Monday, October 8, 2012

The Rebel Heart

Anyone who has followed this blog for awhile knows that I have about 20 blogs that I follow (with the help of Google Reader), all for various reasons that apply to our preparing for The Retirement Project. One of the blogs in there now is The Rebel Heart, a couple of folks much younger than we are and a bit ahead of our schedule. Eric recently wrote a post called "16 Days until we leave the country" in which he listed the things he has dealt with while in the last throes of their departure planning. He eloquently put into words a lot of things that I have been thinking about, things that I have not been able to adequately explain to our non-sailing friends and family, things that I have sometimes given a back seat to while dealing with The Project List, and rather than try to struggle putting it in my own words, I asked him if I could share it with you here. He graciously gave permission, so here is an excerpt from the full post which you can read at the above link if you'd like:

Who would have thought sailing a boat around the world would be so expensive?

There are people sailing the world's oceans on the cheap but if you look at even a meager vessel (I'd put us in that category), it costs a lot of money. Just routine engine work and rigging, nothing fancy and not repairing anything that was necessarily broken, will top out around $10,000. Bottom paint, thru hulls, seacocks, basic electronics, and some used sails bring the refit costs up around $20,000 - $30,000. That's a lot of money. Granted, we saved up for this trip for years, but it's pretty impressive watching that much cash slip through your fingers. Even more impressive is knowing that you could hit a rock and sink the whole damn boat, making it a really fancy artificial reef. Money is relative of course. To one person $10,000 is pocket change, to someone else it's a life-altering sum of money.

I'm really glad we're doing this.

Believe me, there have been some challenges, and in a lot of ways our biggest challenges have yet to show up. Even with that, it just feels right. We spend more time together as a family than ever before. Cora grows up around adults doing things right in front of her. Ask anyone with children and they'll tell you how fast time goes. I heard an expression that in parenting the days never end and the years fly by. It's true and although I'm not an old man (yet) I'm in my mid 30's and time is zipping by faster than ever. There will be a point in our lives, hopefully not for a very long time, where we simply won't be physically able to sail a boat around the world.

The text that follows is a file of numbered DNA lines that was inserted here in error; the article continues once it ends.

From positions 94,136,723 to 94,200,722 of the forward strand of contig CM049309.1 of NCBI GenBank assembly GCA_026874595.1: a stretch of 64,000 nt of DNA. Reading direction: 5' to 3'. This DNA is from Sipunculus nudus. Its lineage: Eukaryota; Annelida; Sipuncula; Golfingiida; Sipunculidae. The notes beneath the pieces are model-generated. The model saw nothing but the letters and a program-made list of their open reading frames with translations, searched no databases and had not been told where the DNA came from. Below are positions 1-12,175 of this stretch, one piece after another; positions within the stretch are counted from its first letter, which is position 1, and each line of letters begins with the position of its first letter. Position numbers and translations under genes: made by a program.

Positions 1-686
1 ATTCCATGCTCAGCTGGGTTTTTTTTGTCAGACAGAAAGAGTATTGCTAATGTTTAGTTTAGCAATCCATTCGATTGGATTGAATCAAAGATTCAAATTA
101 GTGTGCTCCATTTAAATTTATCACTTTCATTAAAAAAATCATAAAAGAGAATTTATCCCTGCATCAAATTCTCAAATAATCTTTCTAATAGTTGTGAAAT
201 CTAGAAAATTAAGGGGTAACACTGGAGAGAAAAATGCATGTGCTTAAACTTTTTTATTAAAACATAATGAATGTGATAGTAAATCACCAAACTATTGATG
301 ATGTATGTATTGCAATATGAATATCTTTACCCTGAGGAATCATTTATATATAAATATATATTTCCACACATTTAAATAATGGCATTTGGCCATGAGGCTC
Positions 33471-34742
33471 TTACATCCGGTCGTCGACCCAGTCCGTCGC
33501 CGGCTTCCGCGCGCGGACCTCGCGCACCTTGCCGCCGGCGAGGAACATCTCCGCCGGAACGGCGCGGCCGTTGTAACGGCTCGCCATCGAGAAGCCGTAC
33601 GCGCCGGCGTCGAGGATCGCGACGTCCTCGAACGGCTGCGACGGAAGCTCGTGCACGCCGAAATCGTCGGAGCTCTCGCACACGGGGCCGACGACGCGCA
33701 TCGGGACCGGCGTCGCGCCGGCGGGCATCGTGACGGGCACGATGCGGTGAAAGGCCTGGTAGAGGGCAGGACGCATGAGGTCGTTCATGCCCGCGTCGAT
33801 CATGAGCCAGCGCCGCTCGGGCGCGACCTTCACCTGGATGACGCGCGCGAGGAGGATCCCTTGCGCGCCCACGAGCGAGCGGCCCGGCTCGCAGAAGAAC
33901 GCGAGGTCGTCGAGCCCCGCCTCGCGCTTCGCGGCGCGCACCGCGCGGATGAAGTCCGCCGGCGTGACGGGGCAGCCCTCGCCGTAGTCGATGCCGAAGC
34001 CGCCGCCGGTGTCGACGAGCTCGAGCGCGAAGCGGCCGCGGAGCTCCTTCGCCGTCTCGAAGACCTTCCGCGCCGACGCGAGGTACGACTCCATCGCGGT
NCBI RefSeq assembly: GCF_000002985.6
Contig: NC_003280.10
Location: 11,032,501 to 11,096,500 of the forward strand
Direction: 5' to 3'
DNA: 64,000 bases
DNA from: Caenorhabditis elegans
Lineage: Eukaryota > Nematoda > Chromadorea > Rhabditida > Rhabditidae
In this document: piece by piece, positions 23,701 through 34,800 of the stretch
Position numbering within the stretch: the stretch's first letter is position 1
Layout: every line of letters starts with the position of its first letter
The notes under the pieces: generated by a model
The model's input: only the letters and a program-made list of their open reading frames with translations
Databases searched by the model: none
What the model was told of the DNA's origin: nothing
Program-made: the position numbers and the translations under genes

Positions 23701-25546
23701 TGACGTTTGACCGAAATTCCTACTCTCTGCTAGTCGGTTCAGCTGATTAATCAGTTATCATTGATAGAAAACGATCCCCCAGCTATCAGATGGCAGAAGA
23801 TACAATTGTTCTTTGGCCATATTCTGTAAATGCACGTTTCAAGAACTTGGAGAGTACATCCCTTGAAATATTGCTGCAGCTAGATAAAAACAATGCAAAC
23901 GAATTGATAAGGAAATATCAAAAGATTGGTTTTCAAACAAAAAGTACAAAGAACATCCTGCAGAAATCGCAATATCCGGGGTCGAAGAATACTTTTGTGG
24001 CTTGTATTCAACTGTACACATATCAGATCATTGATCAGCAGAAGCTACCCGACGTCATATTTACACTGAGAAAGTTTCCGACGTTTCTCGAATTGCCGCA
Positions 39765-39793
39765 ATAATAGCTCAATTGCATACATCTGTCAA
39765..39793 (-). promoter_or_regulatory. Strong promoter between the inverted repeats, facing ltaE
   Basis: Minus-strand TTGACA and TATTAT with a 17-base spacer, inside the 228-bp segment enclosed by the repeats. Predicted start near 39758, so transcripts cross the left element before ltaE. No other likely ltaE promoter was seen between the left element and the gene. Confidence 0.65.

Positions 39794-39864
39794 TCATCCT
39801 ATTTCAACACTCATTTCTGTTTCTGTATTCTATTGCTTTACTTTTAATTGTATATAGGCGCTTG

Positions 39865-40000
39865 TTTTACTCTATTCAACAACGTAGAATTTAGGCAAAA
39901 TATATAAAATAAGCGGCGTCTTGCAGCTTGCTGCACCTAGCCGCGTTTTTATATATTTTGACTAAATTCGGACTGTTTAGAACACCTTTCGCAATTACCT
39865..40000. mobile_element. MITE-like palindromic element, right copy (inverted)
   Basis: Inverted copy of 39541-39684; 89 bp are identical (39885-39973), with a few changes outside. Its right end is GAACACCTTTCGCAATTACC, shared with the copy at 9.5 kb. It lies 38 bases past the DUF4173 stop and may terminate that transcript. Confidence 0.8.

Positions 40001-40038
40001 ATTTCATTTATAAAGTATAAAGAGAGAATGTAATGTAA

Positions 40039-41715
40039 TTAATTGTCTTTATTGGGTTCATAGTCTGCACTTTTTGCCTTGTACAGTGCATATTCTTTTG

I really had no idea what the heck I was getting us into.

Any event in life that's so big that it is truly transformative simply cannot be fully prepared for. No one is ready to have children, no one is ready to be married, no one is ready for a loved one to die. You can think about them a bit, run some thoughts through your head, and then you go back your normal thinking. A transformative event is one that's so different and consuming that it forces you to change the very nature of your cognition and the way you perceive the world. Anything you can wrap your head around in advance, by definition, is not transformative. 

Your life isn't as delicate as you think.

The really bad stuff in life that can ruin you is outside your control. Asteroids, revolution, global pandemics, horrible car accidents, death of loved ones, etc: you can't control those. People think they have way more control over their lives than they really do. If you play it close to your chest your whole life, you'll never really know what you can accomplish. This wouldn't be so much of a problem if it wasn't for the fact that you're going to be dead. Sooner than you'd like to think. Don't spend your life managing to over extend yourself as little as possible. 

Work, in and of itself, has value.

Taking pride in something can only happen, or should only happen, if you've done something good enough to warrant it. Because you're not really taking pride in the object, you're taking pride in your work. When you see someone working hard on something, you're drawn to it. You want to help people who are busting their ass: we respect hard work and the people who do it. People who work hard motivate us and help to clear mental obstacles. 

Never (or rarely) back up and look at the whole thing.

Years ago I walked into my then-boss' office and had a minor meltdown, freaking out about all the work I had to do. He sort of laughed at me and said, "What a second, you actually looked at everything you need to do? Don't ever do that man, it will blow your mind!" It might sound weird, but it's true. You want to check out the big picture every now and then to make sure that what you're doing lines up with it, but the only way things get done is by breaking them into small pieces. Not only do you need to make huge projects manageable, but often there's enough complexity in the small individual steps that they will require your total focus and you can't really spend a lot of time thinking about everything else. 
Thanks Eric for your insightful thoughts on the subject. I couldn't have said it better.

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